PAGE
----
Wesley Botton

By Wesley Botton

Chief sports journalist

McIlroy looks to regain his swing at US Open

World number 11 McIlroy ended an 18-month win drought last month at Quail Hollow but hasn't won a major since the 2014 PGA Championship.

Rory McIlroy is trying to recapture his free-swinging style from a decade ago that made him a major champion and snap a seven-year major win drought at the US Open.

The 32-year-old from Northern Ireland won his first major at the 2011 US Open at Congressional and seeks that form again when he tees off Thursday afternoon at Torrey Pines.

“I’m feeling good about where my game is,” McIlroy said. “It’s about going out there and playing as free as I can and having that mentality I had as a 22-year-old and just trying to get into that mindset.”

World number 11 McIlroy ended an 18-month win drought last month at Quail Hollow but hasn’t won a major since the 2014 PGA Championship.

“I won a tournament four or five weeks ago, so it’s there,” McIlroy said. “The technical and mechanical parts of it are all there. It’s just a matter of going out in a US Open setting and just trusting what I’ve been doing in practice.”

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McIlroy had a coaching session last week, his mind more a concern than anything physical.

“That gets more into the mental side of things and just being really clear and committed… being as free on the course as I am on the range,” he said.

“That’s the big challenge, but in terms of where everything’s heading, it’s definitely in the right direction.”

The four-time major winner said he played better finishing 18th at Memorial than winning a month earlier, improving each week. But he has struggled to break 70 in first rounds at majors.

“Probably just putting a little too much pressure on myself, playing too carefully, being a little tentative,” McIlroy said.

The solution, McIlroy says, is being “indifferent” which he defined as “not putting myself under pressure that I have to care.”

He has found it easy to play relaxed after a poor start but says, “It’s just a matter of freewheeling from the Thursday and not the Friday.”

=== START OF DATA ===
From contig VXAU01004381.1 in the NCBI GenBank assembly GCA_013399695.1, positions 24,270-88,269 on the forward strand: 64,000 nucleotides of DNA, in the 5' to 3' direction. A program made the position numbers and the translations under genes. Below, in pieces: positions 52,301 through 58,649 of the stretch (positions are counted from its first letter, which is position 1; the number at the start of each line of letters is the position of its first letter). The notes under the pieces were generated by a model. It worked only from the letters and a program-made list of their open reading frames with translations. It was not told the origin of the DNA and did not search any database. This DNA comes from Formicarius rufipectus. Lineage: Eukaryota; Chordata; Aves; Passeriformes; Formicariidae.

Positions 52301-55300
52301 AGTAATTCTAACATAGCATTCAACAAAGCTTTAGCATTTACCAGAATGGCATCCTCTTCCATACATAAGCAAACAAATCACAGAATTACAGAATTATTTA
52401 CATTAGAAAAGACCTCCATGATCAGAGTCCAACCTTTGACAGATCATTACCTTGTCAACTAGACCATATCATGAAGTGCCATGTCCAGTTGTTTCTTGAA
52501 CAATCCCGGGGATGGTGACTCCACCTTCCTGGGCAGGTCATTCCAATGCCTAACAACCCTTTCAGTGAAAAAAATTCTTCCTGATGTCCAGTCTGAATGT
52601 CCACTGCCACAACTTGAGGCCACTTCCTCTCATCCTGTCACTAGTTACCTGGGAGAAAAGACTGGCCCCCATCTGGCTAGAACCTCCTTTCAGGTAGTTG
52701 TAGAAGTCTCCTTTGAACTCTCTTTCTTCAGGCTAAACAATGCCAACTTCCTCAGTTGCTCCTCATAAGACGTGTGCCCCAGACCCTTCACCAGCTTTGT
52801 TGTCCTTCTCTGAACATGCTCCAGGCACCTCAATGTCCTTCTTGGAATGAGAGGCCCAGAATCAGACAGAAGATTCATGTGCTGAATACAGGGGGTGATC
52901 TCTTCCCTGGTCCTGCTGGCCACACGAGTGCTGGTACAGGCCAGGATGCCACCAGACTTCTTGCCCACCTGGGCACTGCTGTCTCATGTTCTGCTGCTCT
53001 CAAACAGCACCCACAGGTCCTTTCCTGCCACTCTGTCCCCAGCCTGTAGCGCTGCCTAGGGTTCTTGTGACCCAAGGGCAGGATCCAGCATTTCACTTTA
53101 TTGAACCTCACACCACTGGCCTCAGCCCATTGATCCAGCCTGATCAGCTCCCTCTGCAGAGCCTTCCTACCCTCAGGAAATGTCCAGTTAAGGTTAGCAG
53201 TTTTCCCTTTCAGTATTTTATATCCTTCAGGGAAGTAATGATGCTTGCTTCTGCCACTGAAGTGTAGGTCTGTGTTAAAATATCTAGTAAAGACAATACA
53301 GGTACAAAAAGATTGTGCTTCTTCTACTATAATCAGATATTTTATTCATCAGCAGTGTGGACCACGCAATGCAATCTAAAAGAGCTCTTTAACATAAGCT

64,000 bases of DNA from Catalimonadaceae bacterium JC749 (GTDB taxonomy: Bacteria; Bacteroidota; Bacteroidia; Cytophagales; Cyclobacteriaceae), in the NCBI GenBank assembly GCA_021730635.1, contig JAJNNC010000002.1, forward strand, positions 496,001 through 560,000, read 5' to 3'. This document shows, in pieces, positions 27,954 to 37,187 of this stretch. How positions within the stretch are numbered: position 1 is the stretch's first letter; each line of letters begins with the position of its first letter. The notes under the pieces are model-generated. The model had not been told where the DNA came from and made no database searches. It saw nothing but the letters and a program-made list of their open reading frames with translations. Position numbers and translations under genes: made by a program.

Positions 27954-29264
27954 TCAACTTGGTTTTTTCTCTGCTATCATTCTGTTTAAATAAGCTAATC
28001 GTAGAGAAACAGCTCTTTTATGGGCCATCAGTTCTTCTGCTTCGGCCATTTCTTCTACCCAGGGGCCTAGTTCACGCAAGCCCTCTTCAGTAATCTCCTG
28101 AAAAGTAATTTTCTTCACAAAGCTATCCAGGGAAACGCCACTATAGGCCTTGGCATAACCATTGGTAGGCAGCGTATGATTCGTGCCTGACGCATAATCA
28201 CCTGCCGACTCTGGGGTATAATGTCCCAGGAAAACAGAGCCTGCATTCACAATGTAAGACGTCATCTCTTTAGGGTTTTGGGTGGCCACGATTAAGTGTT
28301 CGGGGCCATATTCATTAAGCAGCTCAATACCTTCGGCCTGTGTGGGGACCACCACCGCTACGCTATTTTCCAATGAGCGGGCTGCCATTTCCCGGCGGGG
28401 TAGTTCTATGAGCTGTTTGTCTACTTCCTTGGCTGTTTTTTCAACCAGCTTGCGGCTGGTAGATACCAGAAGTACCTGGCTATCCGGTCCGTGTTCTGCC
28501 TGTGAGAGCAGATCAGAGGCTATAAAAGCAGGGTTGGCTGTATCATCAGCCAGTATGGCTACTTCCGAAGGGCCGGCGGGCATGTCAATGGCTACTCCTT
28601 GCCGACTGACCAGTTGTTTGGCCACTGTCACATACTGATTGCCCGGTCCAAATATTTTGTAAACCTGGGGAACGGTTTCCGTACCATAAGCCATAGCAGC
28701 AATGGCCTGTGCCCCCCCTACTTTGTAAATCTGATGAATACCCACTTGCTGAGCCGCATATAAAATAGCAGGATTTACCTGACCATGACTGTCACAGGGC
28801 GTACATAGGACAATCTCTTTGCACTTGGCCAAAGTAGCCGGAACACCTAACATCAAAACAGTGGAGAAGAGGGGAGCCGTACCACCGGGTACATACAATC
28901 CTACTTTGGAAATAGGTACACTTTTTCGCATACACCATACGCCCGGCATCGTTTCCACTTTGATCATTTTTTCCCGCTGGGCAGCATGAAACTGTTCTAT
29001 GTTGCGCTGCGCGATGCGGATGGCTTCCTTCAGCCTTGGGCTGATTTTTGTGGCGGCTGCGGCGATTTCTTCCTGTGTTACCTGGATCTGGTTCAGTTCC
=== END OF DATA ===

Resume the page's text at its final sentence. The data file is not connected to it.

McIlroy missed the cut at this year’s Masters while in a swing transition and shared 49th in last month’s PGA, struggling in brisk winds.

“Since then, I’ve changed my driver setup a little bit, and I feel a lot more comfortable,” McIlroy said.

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McIlroy plays the first two rounds alongside England’s Justin Rose and US world number one Dustin Johnson.

McIlroy met US Women’s Open winner Yuka Saso on Tuesday and told the Filipino teen, who modeled her swing on his, to write down her thoughts after practices and prepare for consistency and success to be boring.

“It was cool to meet her,” McIlroy said. “I just said what I’ve always tried to do is write everything down. Just whatever feelings you have after a practice session.

“All I was trying to tell her is it’s boring to be at the top of the game for a very long time. You just have to keep doing the same things. Whatever works.”

McIlroy, chairman of the PGA Tour Players Advisory Committee, said he favors the US Open adopting a core of host courses.

“When you think of a US Open, you think of the iconic venues it has been played on,” McIlroy said, citing Pebble Beach and Shinnecock. “There are courses that are just synonymous with US Opens. I don’t really think we need to go too far outside of those.”

He also favors the tour banning greens books, forcing players to know the putting surfaces better.

“For the greater good of the game, I’d like to see them be outlawed and for them not to be used anymore,” McIlroy said.

“It’s just taking away a skill that takes time and practice to be mastered. I think reading greens is a real skill that some people are better at than others, and it just nullifies that advantage.

“I think it has made everyone lazier. People don’t put in the time to prepare the way they used to.”

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